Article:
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Loot crates don’t class as gambling to video game rating boards

Gaming at the moment is facing a loot box epidemic, in that any and every other release seems to contain the randomised content crates, causing quite the controversy for many reasons. One of the most severe concerns was that these loot boxes could be considered gambling and are accessible to those under the required age, causing the ESRB to weigh in.

The most public controversy surround loot boxes are the possibility that its inclusion could diminish gameplay by introducing a harder, more time consuming grinding element or perhaps even offset the balance of multiplayer by introducing a pay-to-win effect. Some people, however, are less concerned on the value of money that the game poses and more so on the influence of loot boxes on minors given their potential link to gambling.

Most of the triple-A releases in the past few months have contained loot boxes, from Destiny 2 to Middle-earth: Shadow of War to the upcoming Star Wars: Battlefront 2. While the North American Entertainment Software Rating Board (ESRB) maintains that any games that officially contain gambling will receive an “Adults Only” rating, which is 18+ years of age, Destiny 2 and Star Wars contain the Teen rating, suitable for those 13-years-old or more, while Shadow of War is closer to the mark with its Mature rating, meant for 17+.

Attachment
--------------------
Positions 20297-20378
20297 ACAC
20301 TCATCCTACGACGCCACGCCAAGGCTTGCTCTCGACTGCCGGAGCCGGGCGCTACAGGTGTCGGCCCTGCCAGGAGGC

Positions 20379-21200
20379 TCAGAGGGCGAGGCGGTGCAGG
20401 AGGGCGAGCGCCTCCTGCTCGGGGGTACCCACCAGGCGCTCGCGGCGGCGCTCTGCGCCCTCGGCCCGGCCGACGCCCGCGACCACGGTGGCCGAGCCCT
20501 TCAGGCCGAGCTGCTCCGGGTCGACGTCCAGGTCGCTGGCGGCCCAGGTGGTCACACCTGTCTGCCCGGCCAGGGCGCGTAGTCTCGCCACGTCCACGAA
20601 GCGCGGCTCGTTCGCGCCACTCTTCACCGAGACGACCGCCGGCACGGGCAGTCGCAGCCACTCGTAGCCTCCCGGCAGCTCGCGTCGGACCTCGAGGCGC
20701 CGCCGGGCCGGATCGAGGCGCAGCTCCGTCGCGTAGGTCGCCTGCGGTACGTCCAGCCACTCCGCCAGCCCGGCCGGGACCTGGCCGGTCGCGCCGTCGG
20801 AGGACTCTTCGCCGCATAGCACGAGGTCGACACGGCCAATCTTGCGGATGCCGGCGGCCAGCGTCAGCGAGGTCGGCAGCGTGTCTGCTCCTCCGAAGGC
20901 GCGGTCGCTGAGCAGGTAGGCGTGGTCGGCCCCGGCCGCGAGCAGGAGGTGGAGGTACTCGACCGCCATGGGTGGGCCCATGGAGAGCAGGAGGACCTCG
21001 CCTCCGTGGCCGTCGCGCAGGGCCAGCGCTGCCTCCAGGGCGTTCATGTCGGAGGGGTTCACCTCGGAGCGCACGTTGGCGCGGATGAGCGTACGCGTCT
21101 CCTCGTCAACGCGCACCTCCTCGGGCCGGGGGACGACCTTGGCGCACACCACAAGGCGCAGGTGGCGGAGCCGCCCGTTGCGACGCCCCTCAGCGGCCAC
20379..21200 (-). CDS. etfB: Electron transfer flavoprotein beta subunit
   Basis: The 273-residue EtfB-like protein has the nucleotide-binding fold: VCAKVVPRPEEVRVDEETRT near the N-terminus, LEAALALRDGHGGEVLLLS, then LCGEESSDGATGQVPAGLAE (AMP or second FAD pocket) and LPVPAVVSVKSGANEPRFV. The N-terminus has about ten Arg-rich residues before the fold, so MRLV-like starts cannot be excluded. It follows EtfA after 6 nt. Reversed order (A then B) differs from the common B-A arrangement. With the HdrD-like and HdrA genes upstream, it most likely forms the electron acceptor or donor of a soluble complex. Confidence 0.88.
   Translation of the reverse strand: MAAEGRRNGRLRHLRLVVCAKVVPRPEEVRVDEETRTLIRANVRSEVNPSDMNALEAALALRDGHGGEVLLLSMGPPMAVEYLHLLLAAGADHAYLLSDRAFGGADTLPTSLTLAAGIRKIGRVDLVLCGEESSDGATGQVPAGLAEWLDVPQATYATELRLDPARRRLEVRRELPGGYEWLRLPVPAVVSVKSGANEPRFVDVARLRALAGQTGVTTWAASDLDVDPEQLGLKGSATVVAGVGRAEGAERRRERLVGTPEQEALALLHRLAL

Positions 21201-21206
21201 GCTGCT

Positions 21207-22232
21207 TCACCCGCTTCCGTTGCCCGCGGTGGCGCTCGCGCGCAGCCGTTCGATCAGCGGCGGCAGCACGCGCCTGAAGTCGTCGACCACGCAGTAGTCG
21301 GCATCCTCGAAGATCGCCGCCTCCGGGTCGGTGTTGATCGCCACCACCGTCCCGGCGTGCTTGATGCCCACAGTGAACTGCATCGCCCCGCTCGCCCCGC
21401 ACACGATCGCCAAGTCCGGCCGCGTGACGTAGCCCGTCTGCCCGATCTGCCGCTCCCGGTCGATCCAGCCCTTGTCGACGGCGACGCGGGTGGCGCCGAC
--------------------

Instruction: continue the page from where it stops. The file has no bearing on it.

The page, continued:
This has prompted a spokesperson for the board to inform Kotaku that the “ESRB does not consider loot boxes to be gambling,” and that “While there’s an element of chance in these mechanics, the player is always guaranteed to receive in-game content (even if the player unfortunately receives something they don’t want).” This is different to a casino, where the player has the potential to walk away with absolutely nothing for their contribution.

“We think of it as a similar principle to collectible card games: Sometimes you’ll open a pack and get a brand new holographic card you’ve had your eye on for a while. But other times you’ll end up with a pack of cards you already have.”

In that respect, turning attention to popular card games such as Pokémon, Magic the Gathering and Blizzard’s Hearthstone, none are classified as gambling and yet all are accessible to almost everyone. And it’s true that players can participate in these loot boxes similar to Hearthstone’s card packs without spending a penny of real-world cash.

Dirk Bosmans, from European video game rating organisation PEGI echoes these statements to Eurogamer, saying “Loot crates are currently not considered gambling: you always get something when you purchase them, even if it's not what you hoped for.” It’s not even up to rating boards as to what is classed as gambling, as “this is defined by national gambling laws,” Bosmon continues.

Concerns will still be there that loot boxes are synonymous with gambling. They inherently prey on the player’s need for reward, prompting them to take a chance at instant gratification which can in turn cause addiction in the same way that gambling does, all the while enabling them to spend real money. But for now, parents and concerned role models will need to just limit exposure as much as they deem fit.

KitGuru Says: So many issues surround the idea of loot boxes, which makes me wonder why anyone would support them in the first place. I have to admit, I much preferred earning an item through hardship and wearing it as a badge of honour rather than purchasing it or feeling lucky that I managed to receive it despite my random chances. Do you think that loot crates are gambling?

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